Mark Williams

Damaging ‘trade war’ still looks unlikely

Mark Williams

We had hoped that Trump would not implement trade tariffs, but there was always a risk that he would play to a domestic audience as we move towards America’s mid-term elections in November. While events unfold, the direct impact on the Liontrust Asia Income Fund of the US tariffs announced last week should not be excessive unless they are allowed to escalate further; at this stage they could affect 2.5% of China’s total exports and 0.4% of its GDP. In the current environment we continue to view regional market volatility resulting from trade war fears as a potential source of investment opportunities.

We do acknowledge that risks have risen, however. We are dealing with a relatively inexperienced leader in Trump, and his recent appointments – Mike Pompeo as Secretary of State and John Bolton as national security adviser – are more pugnacious than their predecessors. As a result the chances of bad trade policies have risen, but we continue to believe that market volatility will exceed actual significant economic impact.

The backdrop is that on 22 March, the US announced a tariff plan on US$50-60bn of annual hi-tech imports from China (of US$506bn total Chinese exports to the US in 2017).

A detailed list of these products is to be announced within 15 days, to be followed by a 30 day consultation period. The list will reportedly cover 1,300 products in aeronautics, modern rail, new energy vehicles and high-tech products, with tariff rates of up to 25%. The US has also indicated it will limit inward Chinese investments and file a protest with the World Trade Organisation regarding technology licensing in China.

China’s initial retaliation to this has been measured and need not necessarily goad Trump into further action. It has placed tariffs on US$3bn of products that it currently imports from the US, targeting steel, aluminium and agricultural products.

These tariffs announced so far by both parties will have little impact. The key will be whether there is escalation from here. Our base case remains that things will not be allowed to escalate to levels that are overly detrimental to the countries involved.

As we outlined in our previous update, China is relatively well-placed to navigate a trade dispute, and hopefully the leadership will see the value in some strategic concessions rather than seeking aggressive reprisals. It already has a history of making minor concessions to the current US administration rather than encourage a trade war. There are already some signs that these may be accelerated or extended as a result of the US’s measures.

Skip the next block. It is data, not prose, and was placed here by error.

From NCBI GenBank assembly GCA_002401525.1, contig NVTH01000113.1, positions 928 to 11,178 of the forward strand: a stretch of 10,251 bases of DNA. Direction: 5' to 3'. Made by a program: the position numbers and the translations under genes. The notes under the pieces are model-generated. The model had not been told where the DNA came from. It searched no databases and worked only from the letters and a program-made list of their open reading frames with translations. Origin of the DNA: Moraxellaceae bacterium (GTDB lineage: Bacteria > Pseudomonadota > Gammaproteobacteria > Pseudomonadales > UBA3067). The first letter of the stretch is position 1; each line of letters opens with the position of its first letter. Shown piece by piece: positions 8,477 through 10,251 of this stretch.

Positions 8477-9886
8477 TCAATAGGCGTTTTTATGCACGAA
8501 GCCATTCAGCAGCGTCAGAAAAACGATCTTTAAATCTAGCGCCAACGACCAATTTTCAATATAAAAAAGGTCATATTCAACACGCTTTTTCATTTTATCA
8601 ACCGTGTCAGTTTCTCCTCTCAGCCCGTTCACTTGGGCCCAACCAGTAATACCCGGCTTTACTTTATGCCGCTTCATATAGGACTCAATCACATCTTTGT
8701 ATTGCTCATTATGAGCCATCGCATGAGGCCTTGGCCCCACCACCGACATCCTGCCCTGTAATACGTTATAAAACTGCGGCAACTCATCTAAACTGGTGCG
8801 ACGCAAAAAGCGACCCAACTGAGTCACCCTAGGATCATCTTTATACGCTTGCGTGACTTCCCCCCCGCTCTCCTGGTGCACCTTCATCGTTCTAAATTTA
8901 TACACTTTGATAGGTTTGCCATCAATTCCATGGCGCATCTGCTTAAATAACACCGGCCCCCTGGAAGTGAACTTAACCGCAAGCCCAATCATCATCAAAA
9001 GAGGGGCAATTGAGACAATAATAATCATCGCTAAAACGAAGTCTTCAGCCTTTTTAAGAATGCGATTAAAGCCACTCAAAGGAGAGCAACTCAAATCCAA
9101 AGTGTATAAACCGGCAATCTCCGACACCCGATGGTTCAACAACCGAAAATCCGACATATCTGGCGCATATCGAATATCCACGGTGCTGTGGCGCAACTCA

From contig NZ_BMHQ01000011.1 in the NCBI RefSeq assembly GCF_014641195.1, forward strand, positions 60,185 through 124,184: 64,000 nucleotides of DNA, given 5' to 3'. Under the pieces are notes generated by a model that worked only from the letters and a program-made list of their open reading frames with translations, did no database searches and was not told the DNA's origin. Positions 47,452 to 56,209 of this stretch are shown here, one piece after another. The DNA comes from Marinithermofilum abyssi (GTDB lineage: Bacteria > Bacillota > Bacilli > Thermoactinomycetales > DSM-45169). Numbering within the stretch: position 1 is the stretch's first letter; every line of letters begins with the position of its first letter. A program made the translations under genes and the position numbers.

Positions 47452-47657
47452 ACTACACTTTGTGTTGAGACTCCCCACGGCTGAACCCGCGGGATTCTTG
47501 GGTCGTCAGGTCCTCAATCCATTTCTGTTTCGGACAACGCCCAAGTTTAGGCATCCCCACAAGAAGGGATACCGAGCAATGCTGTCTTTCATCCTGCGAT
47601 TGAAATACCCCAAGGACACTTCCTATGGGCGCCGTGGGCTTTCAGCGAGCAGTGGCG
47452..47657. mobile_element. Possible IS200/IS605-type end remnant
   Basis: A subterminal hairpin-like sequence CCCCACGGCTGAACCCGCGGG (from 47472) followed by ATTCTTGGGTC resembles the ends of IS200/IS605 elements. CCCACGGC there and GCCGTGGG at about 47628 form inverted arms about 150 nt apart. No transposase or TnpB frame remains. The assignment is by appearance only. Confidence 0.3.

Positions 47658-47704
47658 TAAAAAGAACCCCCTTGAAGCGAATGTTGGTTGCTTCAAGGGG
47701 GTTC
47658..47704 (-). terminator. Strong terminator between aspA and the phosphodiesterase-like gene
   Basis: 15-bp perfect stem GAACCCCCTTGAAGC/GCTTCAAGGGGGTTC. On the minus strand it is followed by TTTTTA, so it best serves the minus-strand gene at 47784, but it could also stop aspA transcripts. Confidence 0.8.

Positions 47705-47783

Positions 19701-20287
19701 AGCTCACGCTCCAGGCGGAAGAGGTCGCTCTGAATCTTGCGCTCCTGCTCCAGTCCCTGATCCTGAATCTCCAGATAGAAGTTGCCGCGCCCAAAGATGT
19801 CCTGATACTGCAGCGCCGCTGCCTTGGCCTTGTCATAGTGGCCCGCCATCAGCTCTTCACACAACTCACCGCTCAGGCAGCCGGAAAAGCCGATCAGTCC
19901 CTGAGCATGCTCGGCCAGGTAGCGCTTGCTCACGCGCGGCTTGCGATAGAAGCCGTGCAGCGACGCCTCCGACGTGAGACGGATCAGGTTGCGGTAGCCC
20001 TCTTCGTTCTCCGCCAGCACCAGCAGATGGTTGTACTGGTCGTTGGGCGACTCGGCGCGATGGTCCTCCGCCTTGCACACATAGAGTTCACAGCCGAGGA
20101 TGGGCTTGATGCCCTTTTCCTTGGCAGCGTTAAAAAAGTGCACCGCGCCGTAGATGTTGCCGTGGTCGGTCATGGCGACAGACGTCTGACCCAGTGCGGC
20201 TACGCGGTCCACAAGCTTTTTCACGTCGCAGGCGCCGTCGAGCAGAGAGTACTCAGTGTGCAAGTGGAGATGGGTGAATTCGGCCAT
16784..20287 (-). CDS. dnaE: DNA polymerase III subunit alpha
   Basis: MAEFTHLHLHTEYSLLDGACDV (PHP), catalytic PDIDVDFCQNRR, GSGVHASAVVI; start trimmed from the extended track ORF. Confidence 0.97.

And we believe that some of these are needed for fairness. We would like to see China open up its services sector such as healthcare, education and finance to foreigners. It could also address US concerns on technology transfers and entry barriers. These all seem to be reasonable appeasements to make, as currently the rules are unjustly in China’s favour.

There is also a chance that the final list of US targeted products will not be as broad in scope as initially indicated. The reduction (via exemptions) that we saw with Trump’s earlier steel tariffs may be repeated as negotiations (and attached lobbying) to select impacted products take place. China’s trade deficit with the US was almost US$36bn last month and rising, which makes it seem unlikely that the underlying imbalances will be addressed swiftly. As they persist they will remain a potential source of angst for investors (and Presidents), but so far it is not enough to cause us to change our views.

November 2017 – President Xi Jinping offered a US$250bn business deal to President Trump during his visit to Beijing; January 2018 – Vice Premier Liu He, China’s top economic policy maker, began his speech in Davos by offering to further open up the services sector and property rights protection; March 2018 – Premier Li Keqiang said that China will protect intellectual property rights and abandon the policy of ‘voluntary’ technology transfers.

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Wednesday, March 28, 2018, 10:14 AM